When someone passes away, their assets are generally distributed based on what is in their will or, if they die without a will, according to the state laws of intestacy. However, in many cases there are outstanding debts which can complicate the situation, especially if the individual's estate planning documents do not address the issue.
An individual's estate becomes the owner of both debt and property, and the will's executor ensures that assets as well as debts are handled. Before an individual's property can be given to the heirs, debts must be settled, including credit card balances, taxes and other liabilities. Once this is done, the remaining assets may then be distributed, but there are some situations where a person's debt exceeds their property when they pass on.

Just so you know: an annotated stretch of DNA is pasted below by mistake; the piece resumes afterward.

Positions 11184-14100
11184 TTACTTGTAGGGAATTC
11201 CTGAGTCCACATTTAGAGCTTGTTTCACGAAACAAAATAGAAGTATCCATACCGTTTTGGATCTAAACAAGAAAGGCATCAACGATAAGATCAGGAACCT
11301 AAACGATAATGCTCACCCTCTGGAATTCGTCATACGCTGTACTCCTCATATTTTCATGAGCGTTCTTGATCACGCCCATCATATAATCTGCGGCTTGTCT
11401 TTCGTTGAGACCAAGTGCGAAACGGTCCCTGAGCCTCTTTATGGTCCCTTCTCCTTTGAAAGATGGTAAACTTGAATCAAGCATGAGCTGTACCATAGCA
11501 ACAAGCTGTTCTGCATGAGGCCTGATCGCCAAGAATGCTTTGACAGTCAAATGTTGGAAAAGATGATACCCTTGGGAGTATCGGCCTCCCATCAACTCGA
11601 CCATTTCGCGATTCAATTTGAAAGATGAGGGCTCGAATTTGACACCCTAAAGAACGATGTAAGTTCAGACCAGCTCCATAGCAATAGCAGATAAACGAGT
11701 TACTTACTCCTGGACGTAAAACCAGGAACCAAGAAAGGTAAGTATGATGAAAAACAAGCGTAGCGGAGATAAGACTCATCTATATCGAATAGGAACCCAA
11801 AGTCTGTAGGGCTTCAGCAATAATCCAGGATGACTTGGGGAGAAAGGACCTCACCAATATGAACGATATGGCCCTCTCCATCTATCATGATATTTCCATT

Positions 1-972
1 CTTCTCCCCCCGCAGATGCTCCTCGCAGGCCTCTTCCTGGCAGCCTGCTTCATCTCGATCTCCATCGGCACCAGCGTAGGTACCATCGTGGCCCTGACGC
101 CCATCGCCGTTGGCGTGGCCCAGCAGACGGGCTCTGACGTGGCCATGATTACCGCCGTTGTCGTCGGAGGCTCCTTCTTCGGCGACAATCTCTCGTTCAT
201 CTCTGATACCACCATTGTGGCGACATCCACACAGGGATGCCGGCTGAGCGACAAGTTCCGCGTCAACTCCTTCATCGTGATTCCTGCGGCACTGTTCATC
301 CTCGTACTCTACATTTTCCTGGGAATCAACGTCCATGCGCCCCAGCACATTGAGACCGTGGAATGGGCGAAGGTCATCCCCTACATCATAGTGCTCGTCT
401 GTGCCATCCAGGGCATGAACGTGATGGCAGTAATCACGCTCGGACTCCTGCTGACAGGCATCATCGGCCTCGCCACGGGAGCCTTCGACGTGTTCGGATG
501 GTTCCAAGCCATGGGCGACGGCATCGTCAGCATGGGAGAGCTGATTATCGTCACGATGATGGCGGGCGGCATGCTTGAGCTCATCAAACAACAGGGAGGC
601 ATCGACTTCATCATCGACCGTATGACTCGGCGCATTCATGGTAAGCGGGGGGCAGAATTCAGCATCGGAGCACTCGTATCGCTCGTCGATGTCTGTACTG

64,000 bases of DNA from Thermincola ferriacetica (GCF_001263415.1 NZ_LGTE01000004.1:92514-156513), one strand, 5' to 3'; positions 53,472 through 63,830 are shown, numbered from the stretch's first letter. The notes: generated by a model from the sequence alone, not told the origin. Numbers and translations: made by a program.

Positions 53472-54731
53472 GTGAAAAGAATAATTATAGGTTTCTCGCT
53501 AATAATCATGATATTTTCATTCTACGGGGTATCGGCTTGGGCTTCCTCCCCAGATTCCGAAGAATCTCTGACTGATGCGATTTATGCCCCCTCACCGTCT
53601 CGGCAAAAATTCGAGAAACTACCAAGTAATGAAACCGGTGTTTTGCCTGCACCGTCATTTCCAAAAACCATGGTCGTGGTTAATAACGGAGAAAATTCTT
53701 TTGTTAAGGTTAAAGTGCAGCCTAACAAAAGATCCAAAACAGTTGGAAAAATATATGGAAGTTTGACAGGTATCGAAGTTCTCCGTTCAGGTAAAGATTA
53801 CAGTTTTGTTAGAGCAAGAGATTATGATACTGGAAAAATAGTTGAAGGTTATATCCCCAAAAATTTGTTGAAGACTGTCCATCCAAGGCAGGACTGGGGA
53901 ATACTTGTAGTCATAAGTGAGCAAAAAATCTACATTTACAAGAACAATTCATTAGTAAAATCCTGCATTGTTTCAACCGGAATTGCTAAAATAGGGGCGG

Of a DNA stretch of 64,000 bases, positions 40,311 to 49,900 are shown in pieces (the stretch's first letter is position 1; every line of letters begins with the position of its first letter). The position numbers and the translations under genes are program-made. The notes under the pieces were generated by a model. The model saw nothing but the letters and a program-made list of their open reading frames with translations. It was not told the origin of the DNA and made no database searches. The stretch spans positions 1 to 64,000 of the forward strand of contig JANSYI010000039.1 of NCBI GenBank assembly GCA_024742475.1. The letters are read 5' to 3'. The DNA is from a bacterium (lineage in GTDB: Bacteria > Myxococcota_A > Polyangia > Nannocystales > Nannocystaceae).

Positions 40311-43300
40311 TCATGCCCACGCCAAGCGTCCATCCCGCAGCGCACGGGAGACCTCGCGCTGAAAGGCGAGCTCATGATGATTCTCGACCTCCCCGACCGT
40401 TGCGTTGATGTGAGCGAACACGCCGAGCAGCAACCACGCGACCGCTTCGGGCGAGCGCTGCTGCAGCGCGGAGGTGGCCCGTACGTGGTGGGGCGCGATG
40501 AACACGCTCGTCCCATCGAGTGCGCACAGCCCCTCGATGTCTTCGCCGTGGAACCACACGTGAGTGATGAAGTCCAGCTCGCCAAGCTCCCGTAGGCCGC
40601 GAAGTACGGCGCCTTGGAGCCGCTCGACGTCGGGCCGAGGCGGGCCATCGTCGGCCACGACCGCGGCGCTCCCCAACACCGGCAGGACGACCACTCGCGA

In most cases, debt is not passed on to an individual's family or heirs. The two main causes of someone being obligated to pay off another person's debt after their passing are that the person had a joint account or responsibility or if they are the person's spouse in a community property state such as California. If someone was a co-signer on a credit card, car loan or home loan, they will still have to pay off a debt after the other individual on the loan passes away. In California, surviving spouses may also become responsible for debts, even if it was not in their name.
Proper estate planning can help prevent these types of issues from arising or becoming problematic for an individual's family. An estate planning attorney may be able to help someone understand which documents are required to ensure heirs are not left responsible for debts as well as drafting them.
Source: The Motley Fool, "What Happens to Credit Card Debt When Someone Dies", Peter Andrew, July 19, 2014